By Julia Wheeler
BBC Gulf correspondent in Dubai
People in the United Arab Emirates have been holding special rain prayers after an appeal by the country's president.
Lush golf courses and palm trees consume huge quantities of water
Sheikh Khalifa bin Zayed Al Nahyan and other sheikhs have been leading Muslims across the country in the prayers.
Demand for water has far outstripped supply in the UAE in recent years and the country has the highest per capita consumption in the world.
Praying for rain is an ancient ritual in Arabia, dating back to the time of the Prophet Muhammad.
In the modern burgeoning cities of the Emirates, the need for rain has arguably never been greater.
As it is provided free of charge to citizens, there is no incentive for Emirati nationals to save water.
The UAE has been forced to develop alternative water sources other than ground water.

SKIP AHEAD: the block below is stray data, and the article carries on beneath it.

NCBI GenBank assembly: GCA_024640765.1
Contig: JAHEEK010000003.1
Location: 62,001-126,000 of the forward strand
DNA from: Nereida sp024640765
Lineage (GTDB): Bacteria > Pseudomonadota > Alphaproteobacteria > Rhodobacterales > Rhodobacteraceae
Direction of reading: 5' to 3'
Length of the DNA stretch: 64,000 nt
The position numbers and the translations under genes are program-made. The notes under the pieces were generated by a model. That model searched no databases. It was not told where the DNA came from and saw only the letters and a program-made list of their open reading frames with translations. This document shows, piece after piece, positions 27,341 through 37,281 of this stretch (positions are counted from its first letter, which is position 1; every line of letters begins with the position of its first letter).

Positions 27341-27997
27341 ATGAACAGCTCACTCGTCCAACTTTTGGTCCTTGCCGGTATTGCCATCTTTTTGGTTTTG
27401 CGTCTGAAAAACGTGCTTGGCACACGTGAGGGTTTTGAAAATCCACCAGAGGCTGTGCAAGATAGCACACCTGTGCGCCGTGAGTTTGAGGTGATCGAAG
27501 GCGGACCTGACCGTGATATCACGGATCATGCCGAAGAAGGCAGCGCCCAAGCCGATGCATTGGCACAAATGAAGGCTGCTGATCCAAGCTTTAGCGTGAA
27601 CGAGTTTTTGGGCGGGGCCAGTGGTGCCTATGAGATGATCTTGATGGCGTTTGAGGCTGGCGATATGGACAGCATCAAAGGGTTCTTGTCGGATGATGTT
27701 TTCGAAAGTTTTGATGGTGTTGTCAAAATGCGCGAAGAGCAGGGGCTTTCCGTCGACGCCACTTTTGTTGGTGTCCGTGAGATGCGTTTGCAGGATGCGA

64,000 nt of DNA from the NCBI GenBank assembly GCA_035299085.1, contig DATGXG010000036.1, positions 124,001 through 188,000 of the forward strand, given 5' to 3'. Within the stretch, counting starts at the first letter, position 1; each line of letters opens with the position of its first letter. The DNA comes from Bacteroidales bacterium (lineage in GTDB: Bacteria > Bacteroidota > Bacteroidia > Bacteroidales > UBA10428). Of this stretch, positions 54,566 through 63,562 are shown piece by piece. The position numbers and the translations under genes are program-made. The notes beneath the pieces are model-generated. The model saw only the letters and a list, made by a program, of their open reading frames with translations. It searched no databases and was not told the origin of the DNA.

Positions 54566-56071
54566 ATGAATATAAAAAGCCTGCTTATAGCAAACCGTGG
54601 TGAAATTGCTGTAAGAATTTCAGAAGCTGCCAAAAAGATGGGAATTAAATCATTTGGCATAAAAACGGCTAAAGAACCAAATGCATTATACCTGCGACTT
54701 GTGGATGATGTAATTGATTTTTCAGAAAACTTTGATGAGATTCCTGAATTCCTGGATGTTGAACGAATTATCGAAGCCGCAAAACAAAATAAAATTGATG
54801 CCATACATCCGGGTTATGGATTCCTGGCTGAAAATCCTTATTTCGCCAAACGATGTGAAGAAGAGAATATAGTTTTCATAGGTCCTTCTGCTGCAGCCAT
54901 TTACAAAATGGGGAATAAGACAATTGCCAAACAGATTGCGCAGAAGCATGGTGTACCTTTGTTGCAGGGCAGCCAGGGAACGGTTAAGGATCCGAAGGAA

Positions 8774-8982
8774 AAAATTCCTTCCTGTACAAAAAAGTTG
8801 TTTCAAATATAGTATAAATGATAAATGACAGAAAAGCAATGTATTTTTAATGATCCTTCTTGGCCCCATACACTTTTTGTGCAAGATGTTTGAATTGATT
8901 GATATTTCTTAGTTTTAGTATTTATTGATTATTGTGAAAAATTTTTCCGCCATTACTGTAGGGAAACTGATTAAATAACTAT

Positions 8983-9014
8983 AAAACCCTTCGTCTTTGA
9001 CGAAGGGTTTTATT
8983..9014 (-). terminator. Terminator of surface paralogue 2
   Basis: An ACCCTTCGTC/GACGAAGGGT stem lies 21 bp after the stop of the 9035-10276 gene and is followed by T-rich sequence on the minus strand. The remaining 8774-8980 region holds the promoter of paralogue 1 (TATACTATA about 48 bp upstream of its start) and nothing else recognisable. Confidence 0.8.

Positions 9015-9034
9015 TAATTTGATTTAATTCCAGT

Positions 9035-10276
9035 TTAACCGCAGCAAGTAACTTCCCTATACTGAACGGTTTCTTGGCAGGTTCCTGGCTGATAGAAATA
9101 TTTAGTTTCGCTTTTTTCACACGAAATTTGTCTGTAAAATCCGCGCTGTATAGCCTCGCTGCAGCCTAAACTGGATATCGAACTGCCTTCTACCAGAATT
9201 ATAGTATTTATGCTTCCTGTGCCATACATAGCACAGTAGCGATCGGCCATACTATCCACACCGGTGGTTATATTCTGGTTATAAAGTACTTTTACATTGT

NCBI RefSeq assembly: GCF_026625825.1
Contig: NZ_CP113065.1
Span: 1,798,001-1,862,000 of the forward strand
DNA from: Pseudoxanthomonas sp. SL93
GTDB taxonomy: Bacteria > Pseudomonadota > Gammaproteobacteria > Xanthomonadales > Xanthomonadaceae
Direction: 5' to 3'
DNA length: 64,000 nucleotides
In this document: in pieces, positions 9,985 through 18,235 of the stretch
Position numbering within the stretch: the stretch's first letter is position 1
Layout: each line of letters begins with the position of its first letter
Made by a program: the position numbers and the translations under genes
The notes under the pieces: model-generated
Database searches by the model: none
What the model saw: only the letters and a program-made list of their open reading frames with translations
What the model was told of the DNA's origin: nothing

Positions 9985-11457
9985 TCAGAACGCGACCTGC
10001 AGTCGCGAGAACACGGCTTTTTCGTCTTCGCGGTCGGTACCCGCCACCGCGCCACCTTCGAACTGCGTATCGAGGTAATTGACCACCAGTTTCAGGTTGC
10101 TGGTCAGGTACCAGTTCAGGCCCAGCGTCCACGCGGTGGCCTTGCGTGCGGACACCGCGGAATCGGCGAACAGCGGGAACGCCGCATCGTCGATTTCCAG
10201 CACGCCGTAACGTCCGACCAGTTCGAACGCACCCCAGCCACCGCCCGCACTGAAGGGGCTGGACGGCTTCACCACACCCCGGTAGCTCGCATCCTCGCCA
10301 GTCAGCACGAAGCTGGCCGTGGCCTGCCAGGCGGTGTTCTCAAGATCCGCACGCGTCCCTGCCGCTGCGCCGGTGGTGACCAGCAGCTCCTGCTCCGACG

But it is not that people necessarily waste more water here than anywhere else - instead there has been a gradual greening of the desert country.
Imported palm trees, golf courses covered in lush green grass and oases extended for agriculture all increase the demand for water.
So, too, do the huge construction sites which are continually sprouting up in or near the big cities.
Rainfall within recent years has been well below the seasonal average, so groundwater has not been replenished.
With demand high and rainfall low, it is no surprise the UAE is believed to be the world's largest producer of desalinated water.
Forecasters say the temperature in the Emirates is due to drop in the next few days but the chance of rain currently appears slim.